This month’s dialogue will focus on the teaching dimension of being a social movement scholar. As professors across the country craft their syllabi for the new academic year, it’s worth asking some analytical as well as practical questions about the challenges of teaching social movements in an academic setting. Our goal is to provide fresh ideas, perspectives, and even inspiration to faculty who are gearing up to teach movement courses during the coming academic year. We asked our accomplished contributors to address such questions as: Must our pedagogical approaches be “value-free?” How can studying social movements on the undergraduate level contribute to the goals of liberal arts education more generally? Have you developed any innovative pedagogical approaches to the study of social movements that you would like to share?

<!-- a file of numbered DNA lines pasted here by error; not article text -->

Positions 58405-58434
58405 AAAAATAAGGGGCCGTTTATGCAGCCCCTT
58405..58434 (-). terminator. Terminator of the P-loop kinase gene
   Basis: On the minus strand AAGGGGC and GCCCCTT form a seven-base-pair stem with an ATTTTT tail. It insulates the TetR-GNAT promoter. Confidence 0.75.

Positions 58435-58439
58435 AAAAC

The contributors to this dialogue were highly recommended by their peers for their excellent performance in the classroom. We thank them for sharing their pedagogical insights.
David Cunningham, Brandeis University (essay)
Nancy Davis, DePauw University (essay)
Peter Dreier, Occidental College (essay)
Dick Flacks, UC Santa Barbara (essay)
Brian Obach, SUNY at New Paltz (essay)
We will have a second round of essays, so be sure to check back in mid August. Also, if you have some insights of your own to share, we invite you to leave those in the comments section of any of the posts in this dialogue.
Editors in Chief,
Grace Yukich, David Ortiz, Rory McVeigh, Dan Myers